Phil Mickelson’s explanation for why he chews gum on the course is vintage Phil Mickelson

March 15, 2019
Phil Mickelson walks off the green.

Phil Mickelson won his 44th career PGA Tour event at the AT&T Pebble Beach Pro-Am on Feb. 11. He was chewing gum during that victory, has in most of his rounds since, and no, it’s apparently not a coincidence.

According to Karen Crouse of the New York Times, Mickelson started chewing gum while on the course at the Desert Classic in January. He told her he chews two pieces a round but declined to reveal the brand. (“It’s not on the market yet,” he said.)

Mickelson believes this small trick has helped him, and his explanation of its benefits was exactly the kind of explanation you’d expect to hear from Phil.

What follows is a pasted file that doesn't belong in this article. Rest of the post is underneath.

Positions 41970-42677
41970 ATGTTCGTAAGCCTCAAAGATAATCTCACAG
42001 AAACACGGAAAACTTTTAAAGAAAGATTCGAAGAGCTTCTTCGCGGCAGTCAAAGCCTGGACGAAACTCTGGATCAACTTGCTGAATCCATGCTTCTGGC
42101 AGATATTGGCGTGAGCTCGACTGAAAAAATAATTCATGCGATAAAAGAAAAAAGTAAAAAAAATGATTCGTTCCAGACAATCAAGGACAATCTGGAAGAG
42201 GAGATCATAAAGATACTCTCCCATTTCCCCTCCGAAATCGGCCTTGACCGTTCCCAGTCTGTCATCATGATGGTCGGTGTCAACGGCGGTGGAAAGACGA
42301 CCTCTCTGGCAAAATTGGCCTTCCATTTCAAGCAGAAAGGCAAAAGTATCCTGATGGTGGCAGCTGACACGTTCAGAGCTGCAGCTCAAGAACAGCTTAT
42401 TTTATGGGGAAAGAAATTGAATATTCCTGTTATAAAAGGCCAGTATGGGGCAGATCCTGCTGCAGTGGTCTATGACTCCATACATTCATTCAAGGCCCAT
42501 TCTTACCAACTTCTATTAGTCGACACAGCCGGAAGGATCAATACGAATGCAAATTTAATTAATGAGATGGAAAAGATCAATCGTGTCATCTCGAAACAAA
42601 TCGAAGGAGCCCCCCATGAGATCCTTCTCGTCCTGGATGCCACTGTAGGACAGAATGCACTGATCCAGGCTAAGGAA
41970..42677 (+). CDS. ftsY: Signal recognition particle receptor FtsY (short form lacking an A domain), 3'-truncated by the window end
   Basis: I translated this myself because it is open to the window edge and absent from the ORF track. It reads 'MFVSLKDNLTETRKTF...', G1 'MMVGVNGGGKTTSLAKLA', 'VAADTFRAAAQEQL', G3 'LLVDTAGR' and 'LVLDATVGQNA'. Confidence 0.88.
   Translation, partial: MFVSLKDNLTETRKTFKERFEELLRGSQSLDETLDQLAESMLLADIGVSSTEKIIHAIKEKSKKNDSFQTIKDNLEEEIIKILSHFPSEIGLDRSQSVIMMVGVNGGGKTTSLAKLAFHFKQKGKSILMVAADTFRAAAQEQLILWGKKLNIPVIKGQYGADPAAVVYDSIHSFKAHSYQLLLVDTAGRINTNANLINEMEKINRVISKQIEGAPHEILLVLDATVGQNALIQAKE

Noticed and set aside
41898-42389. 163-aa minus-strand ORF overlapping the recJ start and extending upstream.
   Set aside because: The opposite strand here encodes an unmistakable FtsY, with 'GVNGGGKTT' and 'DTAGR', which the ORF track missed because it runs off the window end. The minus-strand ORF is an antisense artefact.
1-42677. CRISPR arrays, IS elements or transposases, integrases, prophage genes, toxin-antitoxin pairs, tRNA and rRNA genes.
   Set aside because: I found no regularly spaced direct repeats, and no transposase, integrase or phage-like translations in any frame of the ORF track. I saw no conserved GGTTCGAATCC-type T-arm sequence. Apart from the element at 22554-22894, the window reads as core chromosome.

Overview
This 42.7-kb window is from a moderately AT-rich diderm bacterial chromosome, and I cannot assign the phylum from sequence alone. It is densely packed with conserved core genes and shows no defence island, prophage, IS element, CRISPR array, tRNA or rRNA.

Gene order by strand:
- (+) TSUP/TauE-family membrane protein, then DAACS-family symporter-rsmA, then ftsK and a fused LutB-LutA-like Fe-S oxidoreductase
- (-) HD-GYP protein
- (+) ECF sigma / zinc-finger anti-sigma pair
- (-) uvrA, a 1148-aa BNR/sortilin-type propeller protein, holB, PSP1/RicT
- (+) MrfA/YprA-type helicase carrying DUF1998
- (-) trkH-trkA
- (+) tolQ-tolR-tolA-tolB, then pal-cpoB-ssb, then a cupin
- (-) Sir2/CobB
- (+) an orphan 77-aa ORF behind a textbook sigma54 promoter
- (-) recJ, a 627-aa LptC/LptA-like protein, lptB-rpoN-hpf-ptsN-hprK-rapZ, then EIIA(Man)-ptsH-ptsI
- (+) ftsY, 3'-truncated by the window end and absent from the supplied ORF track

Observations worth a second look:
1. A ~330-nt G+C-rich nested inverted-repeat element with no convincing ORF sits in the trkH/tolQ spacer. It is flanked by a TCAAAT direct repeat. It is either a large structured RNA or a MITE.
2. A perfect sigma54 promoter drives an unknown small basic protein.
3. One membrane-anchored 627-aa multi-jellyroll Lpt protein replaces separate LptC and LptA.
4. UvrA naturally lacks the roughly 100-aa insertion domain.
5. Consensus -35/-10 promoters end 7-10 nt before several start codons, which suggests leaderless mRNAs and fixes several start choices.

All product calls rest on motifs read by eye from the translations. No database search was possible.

“The chewing aspect stimulates the frontal cortex,” he told Crouse.

As crazy as it sounds, Mickelson is right. Although the jury seems to still be out when it comes to a consensus on the benefits of mid-round gum chewing.

Jordan Spieth first mentioned this technique at the 2017 British Open at Royal Birkdale, where he won his third major title. That led to GOLF.com’s Josh Sens reaching out to highly regarded mental-game coach Dr. Joe Parent for more information. Parent said that for Spieth it works as a stress-reliever.

“Think about what you do under pressure,” Parent said. “You get stressed and tense, you clench your jaw. When you’re chewing gum, you can’t keep your jaw clenched. You’re opening and closing. So releasing that tension could calm you down.”

Steve Stricker noticed Mickelson’s recent gum-chewing habit as well. “I was wondering what he was doing,” he told Crouse. “Leave it to Phil, I guess, to come up with that.”

Mickelson shot an opening-round 74 at the Players Championship on Thursday and tees off for his second round at 1:59 p.m. on Friday.